Mr. Sieni said he had been told by Supervisor Dougherty to bring his problem to the Town Board work session at 2 p.m. Tuesday but he said he had found the board room doors closed because the Town Board had gone into executive session.
When the board members agreed to open the meeting again and hear Mr. Sieni, Town Board member Peter Reich called the press back to Town Hall as required by the Open Meeting Law. The Channel 22 video camera was not turned back on for the extra meeting period.
At the meeting, Ms. Wilson called Ms. Dowd’s November 18 letter “concocted.” From the audience, she said that “the Building Department does not agree that this is an expansion of use.”
“The Building Department has just done a 180,” Ms. Dowd replied.
“Why did I get bumped to zoning again?” Mr. Sieni asked the Town Board. He compared his application to the Chequit’s pending application before the Zoning Board for a pool and patio, which need variances for inadequate setbacks. He said he didn’t understand why his application had to go to the ZBA if setbacks were not an issue.
Ms. Dowd said that, in both cases, the “concerns are about pools themselves not just the setback.” She added, “The permit you need is a special permit” … the ZBA “needs to take a look at those problems and make sure it fits in nicely with the neighborhood.”
Councilman Peter Reich said he thought that Zoning Board Chairman Douglas Matz, who was not present, had not wanted a repeat of the “Pike job,” a property in the Heights that was redeveloped on the basis of an incomplete survey that had been signed by the ZBA; the reconstruction violated setbacks and now requires further variances.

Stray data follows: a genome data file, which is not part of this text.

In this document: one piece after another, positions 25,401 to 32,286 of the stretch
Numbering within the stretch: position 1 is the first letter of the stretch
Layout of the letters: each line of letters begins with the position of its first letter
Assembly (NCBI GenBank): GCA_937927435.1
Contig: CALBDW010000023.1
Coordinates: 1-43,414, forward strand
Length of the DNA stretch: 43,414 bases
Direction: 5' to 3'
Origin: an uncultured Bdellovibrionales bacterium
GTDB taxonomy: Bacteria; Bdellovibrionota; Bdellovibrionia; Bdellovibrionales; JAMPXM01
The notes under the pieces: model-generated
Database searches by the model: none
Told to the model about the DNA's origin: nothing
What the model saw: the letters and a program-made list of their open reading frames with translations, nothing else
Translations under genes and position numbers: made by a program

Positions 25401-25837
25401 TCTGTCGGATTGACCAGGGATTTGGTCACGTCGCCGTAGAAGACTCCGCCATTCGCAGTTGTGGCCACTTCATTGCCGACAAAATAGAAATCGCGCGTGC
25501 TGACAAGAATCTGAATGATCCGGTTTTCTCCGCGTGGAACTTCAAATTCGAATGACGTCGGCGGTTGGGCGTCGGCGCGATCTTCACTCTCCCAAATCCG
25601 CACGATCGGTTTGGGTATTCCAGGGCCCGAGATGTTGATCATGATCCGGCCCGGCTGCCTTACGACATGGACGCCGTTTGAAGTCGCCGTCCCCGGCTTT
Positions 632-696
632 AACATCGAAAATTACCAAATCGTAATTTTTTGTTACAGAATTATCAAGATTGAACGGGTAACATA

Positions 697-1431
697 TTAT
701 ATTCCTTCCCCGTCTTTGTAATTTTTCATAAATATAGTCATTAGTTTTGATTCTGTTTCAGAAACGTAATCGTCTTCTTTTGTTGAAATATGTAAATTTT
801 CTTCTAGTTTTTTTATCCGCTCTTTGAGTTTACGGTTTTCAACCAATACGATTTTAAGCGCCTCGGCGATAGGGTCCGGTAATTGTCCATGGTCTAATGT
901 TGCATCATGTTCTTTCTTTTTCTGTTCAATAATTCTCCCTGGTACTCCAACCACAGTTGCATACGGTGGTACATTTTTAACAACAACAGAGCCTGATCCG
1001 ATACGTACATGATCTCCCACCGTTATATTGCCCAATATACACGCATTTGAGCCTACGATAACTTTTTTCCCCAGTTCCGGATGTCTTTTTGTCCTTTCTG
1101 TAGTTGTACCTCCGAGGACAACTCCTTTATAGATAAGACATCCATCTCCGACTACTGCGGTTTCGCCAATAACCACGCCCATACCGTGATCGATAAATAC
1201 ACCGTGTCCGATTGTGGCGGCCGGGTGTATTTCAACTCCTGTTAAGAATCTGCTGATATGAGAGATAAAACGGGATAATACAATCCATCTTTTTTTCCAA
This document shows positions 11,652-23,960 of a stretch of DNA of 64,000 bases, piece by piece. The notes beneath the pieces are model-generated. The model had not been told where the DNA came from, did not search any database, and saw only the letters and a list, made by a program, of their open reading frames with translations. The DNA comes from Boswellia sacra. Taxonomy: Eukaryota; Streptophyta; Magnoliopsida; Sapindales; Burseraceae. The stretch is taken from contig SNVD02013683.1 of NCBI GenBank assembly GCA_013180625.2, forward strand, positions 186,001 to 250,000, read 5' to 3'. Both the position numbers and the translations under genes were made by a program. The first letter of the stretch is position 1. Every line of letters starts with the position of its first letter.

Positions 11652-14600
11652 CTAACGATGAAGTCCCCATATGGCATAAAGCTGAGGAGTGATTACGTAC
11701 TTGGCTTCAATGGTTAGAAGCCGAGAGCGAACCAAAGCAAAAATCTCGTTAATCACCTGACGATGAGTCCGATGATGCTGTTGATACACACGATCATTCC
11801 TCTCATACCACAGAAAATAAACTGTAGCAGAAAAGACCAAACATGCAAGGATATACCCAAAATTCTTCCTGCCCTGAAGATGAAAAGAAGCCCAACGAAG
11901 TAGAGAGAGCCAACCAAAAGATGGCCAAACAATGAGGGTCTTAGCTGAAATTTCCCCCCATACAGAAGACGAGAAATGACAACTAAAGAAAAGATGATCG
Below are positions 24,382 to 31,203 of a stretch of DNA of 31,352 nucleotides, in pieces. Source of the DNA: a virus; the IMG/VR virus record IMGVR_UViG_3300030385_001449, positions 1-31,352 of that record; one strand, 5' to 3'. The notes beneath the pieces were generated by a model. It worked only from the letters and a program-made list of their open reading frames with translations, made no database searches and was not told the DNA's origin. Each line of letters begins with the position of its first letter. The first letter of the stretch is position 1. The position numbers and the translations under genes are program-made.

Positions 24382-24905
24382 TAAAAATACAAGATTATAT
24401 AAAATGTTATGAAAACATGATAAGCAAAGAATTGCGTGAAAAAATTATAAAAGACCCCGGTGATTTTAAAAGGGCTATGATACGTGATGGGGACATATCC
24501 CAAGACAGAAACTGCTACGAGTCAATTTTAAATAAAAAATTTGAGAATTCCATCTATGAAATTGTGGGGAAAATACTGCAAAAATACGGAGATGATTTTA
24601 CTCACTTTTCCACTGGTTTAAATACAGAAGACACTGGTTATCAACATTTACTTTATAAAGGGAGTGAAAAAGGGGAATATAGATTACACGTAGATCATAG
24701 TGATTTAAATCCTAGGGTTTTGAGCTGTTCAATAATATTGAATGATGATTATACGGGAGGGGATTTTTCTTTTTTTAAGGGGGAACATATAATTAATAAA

“I don’t need relief; all I need is a permit,” Mr. Sieni said.
Supervisor Jim Dougherty said that he felt the Zoning Board chairman had made the decision that Mr. Sieni’s application was incomplete, which resulted in Ms. Dowd’s letter. “We have to back him up,” the supervisor said of Chairman Doug Matz’s decision.
Building Department head Bill Banks suggested from the audience that Ms. Dowd’s letter be rescinded, which the Town Board members discussed.
If the letter for La Maison Blanche were rescinded, they said they would also have to rescind a similar letter that went to the Chequit about having to apply to the Zoning Board.
Ms. Lewis asked if there was any way of “meeting the applicant halfway.” She asked if the Zoning Board could set a hearing for January. Member Ed Brown favored an accommodation too.
Supervisor Dougherty reminded them that any talk with Mr. Matz should not be seen as a town “directive” to the Zoning Board. “They’re an independent entity,” he said.
After further discussion, it was agreed that if the Reporter would accept a late legal notice, Ms. Dowd would call Mr. Matz.
Town Attorney Laury Dowd, interviewed after the meeting, said Chairman Douglas Matz had come into her office on November 18 and the two had “looked at” the survey attached to the application where he had “pointed out deficiencies” of the survey, including hand-drawn elements, and that “based on his instruction” Ms. Dowd had sent her letter to Mr. Sieni.